(left to right) Anastasia Stepanova, Trent Tresch, Bindhu Oommen, Luna Powell, Atila Meszaros, Sean Gellenbeck, Kai Staats, and Colleen Cooley with Dr. Gene Giacomelli via the magic box. Jas Purewal of the Analog Astronaut Conference, Dr. Cameron Smith of Pacific Spaceflight, and Meridith Greythorne of the SIMOC team attended remotely.
Members of both the SIMOC and SAM teams met for a three days summit to design and develop the SAM visiting team experience. On Thursday, December 15 co-founder of CHaSE, the Center for Human Space Exploration at the Biosphere 2 Trent Tresch lead team members through the use of pressure suits and a crash course in the history of human space travel.
On Friday, December 16 the team met in the University of Arizona Center for Innovation (UACI) room at Biosphere 2 to develop a core philosophy around how visiting teams will be received and what they will take away from their experience at SAM. This effort was given foundation in an opening “safe space” visualization and discussion lead by Director of Research for SAM Kai Staats, followed by open discussion, ideation, and development of critical components of the SAM experience. Just after lunch the entire team participated in a pressure test of SAM, the first following the completion of the third pressure door by Nathan Schmit that very morning. Ezio Melotti, lead developer of SIMOC gave a demonstration of the latest version of SIMOC Live with real-time carbon dioxide, oxygen, temperature, relative humidity, and VOCs sensors, both Vernier and Adafruit products.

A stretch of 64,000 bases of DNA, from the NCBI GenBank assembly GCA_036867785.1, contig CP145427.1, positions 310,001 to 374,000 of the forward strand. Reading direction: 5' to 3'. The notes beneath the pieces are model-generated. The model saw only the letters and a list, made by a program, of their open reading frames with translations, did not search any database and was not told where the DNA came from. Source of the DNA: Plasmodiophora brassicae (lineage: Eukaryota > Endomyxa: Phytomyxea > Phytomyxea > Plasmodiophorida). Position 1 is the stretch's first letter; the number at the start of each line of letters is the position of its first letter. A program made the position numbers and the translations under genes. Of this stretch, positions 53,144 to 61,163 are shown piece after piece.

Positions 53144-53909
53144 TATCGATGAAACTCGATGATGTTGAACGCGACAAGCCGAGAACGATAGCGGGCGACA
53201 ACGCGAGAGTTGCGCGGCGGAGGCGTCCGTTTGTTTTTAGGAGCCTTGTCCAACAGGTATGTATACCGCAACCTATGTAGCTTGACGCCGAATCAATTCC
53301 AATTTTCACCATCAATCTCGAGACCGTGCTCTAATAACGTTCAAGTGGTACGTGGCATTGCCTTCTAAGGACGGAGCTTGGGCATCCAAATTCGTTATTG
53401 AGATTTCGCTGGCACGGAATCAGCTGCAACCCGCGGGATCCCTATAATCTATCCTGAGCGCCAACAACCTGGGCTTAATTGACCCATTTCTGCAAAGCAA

On Saturday, December 17 the team met for a final five hours to discuss the logistics for receiving SAM research teams to the Biosphere 2: training in conflict resolution, use of the SAM facilities, communication protocol and mission control, time in SAM, exit and debrief. The summit was captured in hand written notes and transcribed audio, and will be encoded into a comprehensive user guide for both the SAM team and visitors to this unique research facility in early 2023.
Notes and sketches were principally captured on a single roll of construction paper that stretched the length of the conference table, with pens, markers, and Crayons employed to express thoughts and capture ideas.